Guido De Bres (II) – The Confession of the Man

In explanation of the title of this article, we refer to last month’s contribution by the same writer on: The Man of the Confession.

Like all other Confessions, the Confession of Guido de Bres has its own history. In discussing the history of this Confession, the very first question to be answered is this: Was de Brcs really its author?

There is no one who denies that de Bres had a share, perhaps a lion’s share, in its origin. But centuries back, beginning with the Arminian historian Uytenbogacrt. there have been authors who supposed the Confession to be a collective work, framed by several theologians.1 They founded their opinion on a passage in a letter of one of the oldest Leyden professors, Saravia, who wrote therein to Uytenbogaert: “As to me, I acknowledge to be one of the first authors of that Confession, just as Herman Moded. Are there more still living? I do not know.”

From these words the conclusion was drawn that there were at least two other authors of the Confession besides de Bres. But this quotation was incomplete and therefore misleading.

Saravia continued his letter with the following words: “It (viz. the Confession) was framed, for the first time, in the French language, by Guido de Bres, servant of Christ and martyr. But before he published it he communicated it to ministers of the Word of God—all those whom he could contact. He proposed to them to correct it if something displeased them, to add to its contents or to abbreviate it. His purpose was that nobody should think that it was the work of a single person.”2 In these words we find exprcssed all the modesty and all the feeling of responsibility of de Bros: the Confession should not be his confession but that of the Church.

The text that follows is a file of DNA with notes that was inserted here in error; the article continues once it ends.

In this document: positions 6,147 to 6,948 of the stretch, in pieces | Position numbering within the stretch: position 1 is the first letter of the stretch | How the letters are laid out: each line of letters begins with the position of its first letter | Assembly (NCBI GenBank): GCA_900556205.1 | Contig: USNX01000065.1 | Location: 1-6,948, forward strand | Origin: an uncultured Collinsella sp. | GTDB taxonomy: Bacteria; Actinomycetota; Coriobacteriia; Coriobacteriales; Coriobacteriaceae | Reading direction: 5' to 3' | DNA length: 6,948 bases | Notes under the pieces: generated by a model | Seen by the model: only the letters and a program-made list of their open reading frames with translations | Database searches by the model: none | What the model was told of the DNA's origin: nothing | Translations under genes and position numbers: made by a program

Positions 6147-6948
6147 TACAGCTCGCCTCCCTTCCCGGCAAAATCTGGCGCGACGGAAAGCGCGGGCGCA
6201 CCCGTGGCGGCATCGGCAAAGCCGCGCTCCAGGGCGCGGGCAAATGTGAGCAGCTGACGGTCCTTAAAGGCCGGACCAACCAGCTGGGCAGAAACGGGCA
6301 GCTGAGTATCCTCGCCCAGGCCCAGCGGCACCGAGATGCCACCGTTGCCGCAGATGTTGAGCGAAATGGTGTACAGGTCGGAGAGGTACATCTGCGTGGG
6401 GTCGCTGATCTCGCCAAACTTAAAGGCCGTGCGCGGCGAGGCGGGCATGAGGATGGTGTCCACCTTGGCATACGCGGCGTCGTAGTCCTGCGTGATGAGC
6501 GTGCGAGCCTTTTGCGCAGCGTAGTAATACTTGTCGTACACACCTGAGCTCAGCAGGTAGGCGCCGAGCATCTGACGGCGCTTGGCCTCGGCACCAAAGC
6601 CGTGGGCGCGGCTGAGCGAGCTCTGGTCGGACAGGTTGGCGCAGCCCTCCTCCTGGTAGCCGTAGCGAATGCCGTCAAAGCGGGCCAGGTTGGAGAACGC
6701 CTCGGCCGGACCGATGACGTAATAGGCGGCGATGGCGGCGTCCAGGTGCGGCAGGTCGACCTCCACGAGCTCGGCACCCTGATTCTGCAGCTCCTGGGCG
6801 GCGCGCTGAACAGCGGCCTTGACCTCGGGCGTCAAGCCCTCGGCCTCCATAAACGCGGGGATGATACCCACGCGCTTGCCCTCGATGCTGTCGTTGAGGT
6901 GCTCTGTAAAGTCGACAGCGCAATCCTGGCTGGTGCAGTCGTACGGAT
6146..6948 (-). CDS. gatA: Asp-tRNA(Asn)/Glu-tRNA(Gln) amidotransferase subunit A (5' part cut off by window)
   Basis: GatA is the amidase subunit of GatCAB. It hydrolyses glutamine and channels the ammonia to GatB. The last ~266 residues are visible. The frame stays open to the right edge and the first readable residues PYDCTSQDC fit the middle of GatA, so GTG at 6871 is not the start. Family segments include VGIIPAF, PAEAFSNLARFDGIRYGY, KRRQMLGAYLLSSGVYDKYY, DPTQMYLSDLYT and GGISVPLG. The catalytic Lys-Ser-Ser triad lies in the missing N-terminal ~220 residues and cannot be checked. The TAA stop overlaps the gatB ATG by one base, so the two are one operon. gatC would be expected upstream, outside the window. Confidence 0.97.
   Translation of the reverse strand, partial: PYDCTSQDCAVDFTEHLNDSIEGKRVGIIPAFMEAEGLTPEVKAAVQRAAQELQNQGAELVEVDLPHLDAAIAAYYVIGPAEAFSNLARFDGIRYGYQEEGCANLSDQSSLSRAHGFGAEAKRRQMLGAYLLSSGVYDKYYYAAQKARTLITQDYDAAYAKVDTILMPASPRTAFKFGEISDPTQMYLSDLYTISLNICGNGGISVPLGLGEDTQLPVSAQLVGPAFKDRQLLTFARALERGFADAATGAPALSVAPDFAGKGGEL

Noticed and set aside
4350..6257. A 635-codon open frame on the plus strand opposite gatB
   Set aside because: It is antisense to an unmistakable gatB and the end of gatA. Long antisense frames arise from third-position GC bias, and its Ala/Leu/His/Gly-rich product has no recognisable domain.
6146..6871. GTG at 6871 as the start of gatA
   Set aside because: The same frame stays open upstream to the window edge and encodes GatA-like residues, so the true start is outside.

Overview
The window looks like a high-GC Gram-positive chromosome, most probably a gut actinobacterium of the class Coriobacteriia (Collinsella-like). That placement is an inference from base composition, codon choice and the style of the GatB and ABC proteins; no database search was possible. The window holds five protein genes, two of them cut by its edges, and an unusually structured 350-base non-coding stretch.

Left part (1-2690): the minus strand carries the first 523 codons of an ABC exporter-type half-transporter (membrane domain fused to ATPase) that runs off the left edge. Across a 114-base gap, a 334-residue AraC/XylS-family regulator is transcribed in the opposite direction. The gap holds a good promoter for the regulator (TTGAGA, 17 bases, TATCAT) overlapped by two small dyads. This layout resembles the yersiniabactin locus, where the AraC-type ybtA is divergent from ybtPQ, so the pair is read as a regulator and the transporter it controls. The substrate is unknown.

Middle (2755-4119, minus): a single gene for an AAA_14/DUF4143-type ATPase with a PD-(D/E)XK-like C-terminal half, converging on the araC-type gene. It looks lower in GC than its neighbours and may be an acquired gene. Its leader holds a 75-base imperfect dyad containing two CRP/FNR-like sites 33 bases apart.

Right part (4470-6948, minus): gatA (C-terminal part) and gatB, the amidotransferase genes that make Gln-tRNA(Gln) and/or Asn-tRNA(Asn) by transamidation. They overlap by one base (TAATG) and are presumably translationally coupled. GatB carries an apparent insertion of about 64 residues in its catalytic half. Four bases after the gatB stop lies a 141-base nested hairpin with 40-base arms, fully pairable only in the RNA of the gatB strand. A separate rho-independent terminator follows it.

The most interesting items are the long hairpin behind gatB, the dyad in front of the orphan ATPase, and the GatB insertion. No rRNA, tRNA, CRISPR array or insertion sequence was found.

On the other hand, Saravia declares plainly that de Bres is the original author. It is possible that some changes were made, but we have no proof for this and we do nobody an injustice if we go on speaking of the Confession of Guido de Bres.

Another question follows closely the former one: Is the Belgic Confession original or is it a copy of the Gallic Confession?